… in the lead up to 200 years since Australia’s first Governor Arthur Phillip passed away on 31 August 1814, we will be publishing a series of posts covering his remarkable life written by the Parramatta historian, John McClymont. part 2part 3part 4part 5 

Phillip’s Parents – On 29 November 1728, Elizabeth Beach aged about 21 years, married 23 year  old seaman John Herbert in London. John swore a will in favour of his wife, a mandatory task that, in the event of his death during his naval service, would enable his wife to claim his pay and effects without problem. They lived on the north bank of the Thames in the Parish of St Botolph-without-Aldgate, a poor area where life expectancy was short. One in three children were expected to die in their first two years of life while their parents were fortunate to live beyond 50 years. Disease was rife in an unsanitary world. The Thames was an open sewer and typhoid, smallpox, tuberculosis and dysentery were rife. John Herbert escaped this world periodically while he was at sea in the Royal Navy although the couple do not appear have had any children during their short span of marriage.

John’s ship, HMS Tartar, was on duty on the Jamaica station and before it returned to England, he died at Port Royal in 1831. Elizabeth Herbert would not have learned of this until Tartar returned in the following year. She would have borne the grief that many a sailor’s wife suffered, claimed his meagre effects and pay and continued her life.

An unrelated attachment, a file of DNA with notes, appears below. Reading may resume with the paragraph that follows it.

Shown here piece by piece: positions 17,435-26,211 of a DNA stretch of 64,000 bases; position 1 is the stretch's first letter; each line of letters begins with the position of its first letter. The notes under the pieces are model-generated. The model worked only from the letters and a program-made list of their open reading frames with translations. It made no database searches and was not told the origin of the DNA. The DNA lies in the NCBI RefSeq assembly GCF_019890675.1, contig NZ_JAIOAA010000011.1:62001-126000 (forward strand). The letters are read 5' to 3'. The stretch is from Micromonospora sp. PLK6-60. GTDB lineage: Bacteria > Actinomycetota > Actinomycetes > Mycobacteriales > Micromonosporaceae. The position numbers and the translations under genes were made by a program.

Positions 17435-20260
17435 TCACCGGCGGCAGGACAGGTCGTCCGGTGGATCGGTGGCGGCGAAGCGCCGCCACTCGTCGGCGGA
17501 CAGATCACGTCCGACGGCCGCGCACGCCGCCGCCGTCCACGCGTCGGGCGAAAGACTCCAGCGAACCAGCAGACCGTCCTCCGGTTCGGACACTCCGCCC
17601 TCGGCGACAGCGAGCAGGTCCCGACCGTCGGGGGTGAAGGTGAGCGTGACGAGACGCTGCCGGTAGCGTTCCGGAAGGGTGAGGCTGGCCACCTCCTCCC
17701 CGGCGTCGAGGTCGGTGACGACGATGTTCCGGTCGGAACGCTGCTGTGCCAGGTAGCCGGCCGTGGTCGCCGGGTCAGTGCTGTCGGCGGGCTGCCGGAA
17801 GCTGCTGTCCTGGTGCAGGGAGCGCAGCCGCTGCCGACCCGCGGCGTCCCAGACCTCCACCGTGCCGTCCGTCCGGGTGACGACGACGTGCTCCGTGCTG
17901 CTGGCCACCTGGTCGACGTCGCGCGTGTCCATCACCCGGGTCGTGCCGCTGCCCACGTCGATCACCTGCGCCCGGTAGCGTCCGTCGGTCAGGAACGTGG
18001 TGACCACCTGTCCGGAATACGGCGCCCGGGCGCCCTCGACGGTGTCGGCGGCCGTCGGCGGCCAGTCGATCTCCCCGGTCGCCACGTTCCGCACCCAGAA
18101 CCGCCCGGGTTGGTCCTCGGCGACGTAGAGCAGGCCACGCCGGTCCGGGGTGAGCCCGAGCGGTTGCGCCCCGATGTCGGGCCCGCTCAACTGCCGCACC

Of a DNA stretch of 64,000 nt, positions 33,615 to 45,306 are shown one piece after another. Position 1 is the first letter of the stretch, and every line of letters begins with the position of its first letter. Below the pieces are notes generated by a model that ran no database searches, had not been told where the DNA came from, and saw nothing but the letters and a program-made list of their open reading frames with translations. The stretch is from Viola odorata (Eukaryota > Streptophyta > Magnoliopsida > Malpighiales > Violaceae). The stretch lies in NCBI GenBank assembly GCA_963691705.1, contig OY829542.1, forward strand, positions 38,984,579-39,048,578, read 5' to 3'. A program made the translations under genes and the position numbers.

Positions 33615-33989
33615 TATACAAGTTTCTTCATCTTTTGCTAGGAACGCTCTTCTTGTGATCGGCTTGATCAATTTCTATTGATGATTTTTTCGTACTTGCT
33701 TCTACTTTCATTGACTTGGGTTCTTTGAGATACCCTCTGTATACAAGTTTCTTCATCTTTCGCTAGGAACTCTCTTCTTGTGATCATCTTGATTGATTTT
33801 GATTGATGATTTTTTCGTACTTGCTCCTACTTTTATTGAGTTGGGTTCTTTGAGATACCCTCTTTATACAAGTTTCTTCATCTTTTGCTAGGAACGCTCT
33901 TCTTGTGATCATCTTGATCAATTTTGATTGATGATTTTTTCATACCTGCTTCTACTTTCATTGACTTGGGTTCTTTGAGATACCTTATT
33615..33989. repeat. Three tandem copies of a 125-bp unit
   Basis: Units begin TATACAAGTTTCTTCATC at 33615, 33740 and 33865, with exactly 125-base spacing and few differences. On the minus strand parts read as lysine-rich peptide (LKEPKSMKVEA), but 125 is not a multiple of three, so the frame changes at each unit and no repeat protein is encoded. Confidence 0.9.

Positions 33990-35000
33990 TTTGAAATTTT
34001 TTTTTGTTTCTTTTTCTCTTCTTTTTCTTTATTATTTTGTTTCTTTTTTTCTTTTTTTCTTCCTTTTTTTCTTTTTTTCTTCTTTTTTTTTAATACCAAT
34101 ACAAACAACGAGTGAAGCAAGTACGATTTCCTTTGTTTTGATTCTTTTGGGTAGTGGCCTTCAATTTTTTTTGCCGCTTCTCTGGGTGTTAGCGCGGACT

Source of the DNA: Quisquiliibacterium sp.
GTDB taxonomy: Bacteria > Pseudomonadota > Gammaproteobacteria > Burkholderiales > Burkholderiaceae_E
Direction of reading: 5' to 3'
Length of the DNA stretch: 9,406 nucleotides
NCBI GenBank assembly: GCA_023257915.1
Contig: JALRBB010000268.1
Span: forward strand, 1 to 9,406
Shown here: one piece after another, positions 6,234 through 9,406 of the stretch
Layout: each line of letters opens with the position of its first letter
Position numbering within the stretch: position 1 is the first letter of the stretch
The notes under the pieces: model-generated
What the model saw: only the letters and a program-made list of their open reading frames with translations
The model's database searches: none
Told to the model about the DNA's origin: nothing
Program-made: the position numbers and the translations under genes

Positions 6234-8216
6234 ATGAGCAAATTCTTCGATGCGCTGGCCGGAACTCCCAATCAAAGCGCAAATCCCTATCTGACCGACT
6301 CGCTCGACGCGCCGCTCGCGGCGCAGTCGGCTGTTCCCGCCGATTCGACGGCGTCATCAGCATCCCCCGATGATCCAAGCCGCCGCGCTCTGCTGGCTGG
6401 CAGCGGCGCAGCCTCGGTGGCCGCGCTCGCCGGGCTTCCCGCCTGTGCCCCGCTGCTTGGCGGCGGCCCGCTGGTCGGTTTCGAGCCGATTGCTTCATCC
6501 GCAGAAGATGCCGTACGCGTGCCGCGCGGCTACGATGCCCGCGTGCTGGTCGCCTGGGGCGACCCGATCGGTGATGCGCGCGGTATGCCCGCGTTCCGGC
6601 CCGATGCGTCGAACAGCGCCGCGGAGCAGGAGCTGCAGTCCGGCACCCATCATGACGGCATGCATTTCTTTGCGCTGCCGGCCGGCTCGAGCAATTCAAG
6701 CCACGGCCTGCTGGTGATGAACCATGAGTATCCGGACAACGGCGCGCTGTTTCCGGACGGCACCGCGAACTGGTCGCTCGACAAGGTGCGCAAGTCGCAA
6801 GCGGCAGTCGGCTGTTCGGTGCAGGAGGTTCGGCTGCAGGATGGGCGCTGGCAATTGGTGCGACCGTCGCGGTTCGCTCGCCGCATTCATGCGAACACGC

Arthur Phillip (1738 – 1814) – Elizabeth does not appear again in our history until 1737, and then as the wife of Jacob Phillip, ‘a native of Frankfort’ but it is suggested that they married in 1836. Little is known of Jacob other than the fact that he was a teacher of languages and that he and Elizabeth lived in Bread Street, London. Their first child was baptised Arthur at the parish church of All Hallows in mid 1737 and a daughter Rebecca was born in October of that year. There are no records of children. The family appears to have lived in reasonably comfortable circumstances in a rented house in the late thirties. The family’s history following these meagre facts is unclear. It could be assumed that Jacob joined the navy as a purser’s steward and one parent died before 1851, leaving the family to live under difficult circumstances. This is gathered from the fact that when Arthur Phillip was admitted to the Greenwich Hospital School, a charity school for the sons of seamen, he was registered as being the son of a steward.